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Do all Most Secondary Schools Allow their Y11s to go on study leave for their GCSEs?

(35 Posts)
Reasontobelieve Mon 28-Nov-16 17:53:09

I am asking as my dd was told today that they will have to come in to school when they haven't hot exams and work in class rooms. This is a change in the school's policy following the appointment of a new head.

They were told that not all schools allow pupils to go on study leave. I had never thought about this, as even when I did my O Levels, we did this and I hadn't come across a school where this didn't happen, until today.

DS1 had study leave, DS2 (two school years behind) didn't . Their school decided that they would get more actual studying done in the school environment than at home, which tbh was probably the case with us. I expect DS2 did a lot more at school than DS1 managed at home with the temptations of the internet and consoles...

ErrolTheDragon Mon 28-Nov-16 17:57:30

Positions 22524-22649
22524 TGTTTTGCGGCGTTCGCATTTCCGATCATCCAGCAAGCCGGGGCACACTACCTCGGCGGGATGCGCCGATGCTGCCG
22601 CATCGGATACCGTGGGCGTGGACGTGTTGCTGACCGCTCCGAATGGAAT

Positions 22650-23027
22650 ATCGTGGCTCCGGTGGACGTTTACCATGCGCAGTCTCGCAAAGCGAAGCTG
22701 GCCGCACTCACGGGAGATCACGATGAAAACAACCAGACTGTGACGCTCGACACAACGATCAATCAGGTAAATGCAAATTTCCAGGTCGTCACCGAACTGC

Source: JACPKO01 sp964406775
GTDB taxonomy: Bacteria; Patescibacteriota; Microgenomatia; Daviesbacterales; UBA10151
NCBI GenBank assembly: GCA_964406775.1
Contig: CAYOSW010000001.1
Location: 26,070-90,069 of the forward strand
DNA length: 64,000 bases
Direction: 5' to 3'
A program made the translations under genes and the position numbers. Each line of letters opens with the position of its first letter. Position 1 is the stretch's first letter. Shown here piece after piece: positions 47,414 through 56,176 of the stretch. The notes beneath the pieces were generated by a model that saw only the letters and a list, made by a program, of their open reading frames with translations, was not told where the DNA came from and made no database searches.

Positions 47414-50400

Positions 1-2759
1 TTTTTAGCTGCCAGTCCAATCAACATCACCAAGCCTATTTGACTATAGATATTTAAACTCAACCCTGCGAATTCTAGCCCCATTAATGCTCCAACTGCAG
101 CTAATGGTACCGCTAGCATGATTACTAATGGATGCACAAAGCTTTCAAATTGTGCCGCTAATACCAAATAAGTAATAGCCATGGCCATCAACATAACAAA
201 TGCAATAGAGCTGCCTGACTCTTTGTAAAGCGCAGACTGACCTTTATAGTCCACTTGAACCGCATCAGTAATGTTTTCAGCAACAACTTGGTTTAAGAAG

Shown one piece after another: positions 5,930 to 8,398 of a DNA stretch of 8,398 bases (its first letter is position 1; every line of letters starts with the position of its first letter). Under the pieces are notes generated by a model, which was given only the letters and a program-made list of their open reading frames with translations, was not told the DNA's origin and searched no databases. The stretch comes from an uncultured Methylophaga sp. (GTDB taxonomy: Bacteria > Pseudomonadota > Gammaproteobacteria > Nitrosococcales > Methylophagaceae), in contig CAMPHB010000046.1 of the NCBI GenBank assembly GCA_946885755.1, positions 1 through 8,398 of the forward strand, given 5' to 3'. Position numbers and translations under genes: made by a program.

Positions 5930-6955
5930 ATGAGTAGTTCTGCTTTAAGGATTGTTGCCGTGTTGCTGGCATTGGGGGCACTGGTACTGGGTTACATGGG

Some do, some don't. Those that do vary in detail of when they can start study leave.

AtiaoftheJulii Mon 28-Nov-16 18:08:54

My kids have gone/go to three different secondary schools - two have study leave, one doesn't. One of the one that does have study leave do actually call in about 10% of the year to come and revise in school each day (mornings only I think). Wondering whether my ds will be one of them!

Not having study leave was frustrating sometimes for my dd, as she's very organised and self motivated, and we don't live very near the school and sometimes she felt like she was just wasting time on the bus! But usually it was fine, and useful that teachers were geared up ready and expecting to have kids wanting to talk to them etc.

ClashCityRocker Mon 28-Nov-16 18:16:47

Mine used to, usually from Easter onwards depending when it fell.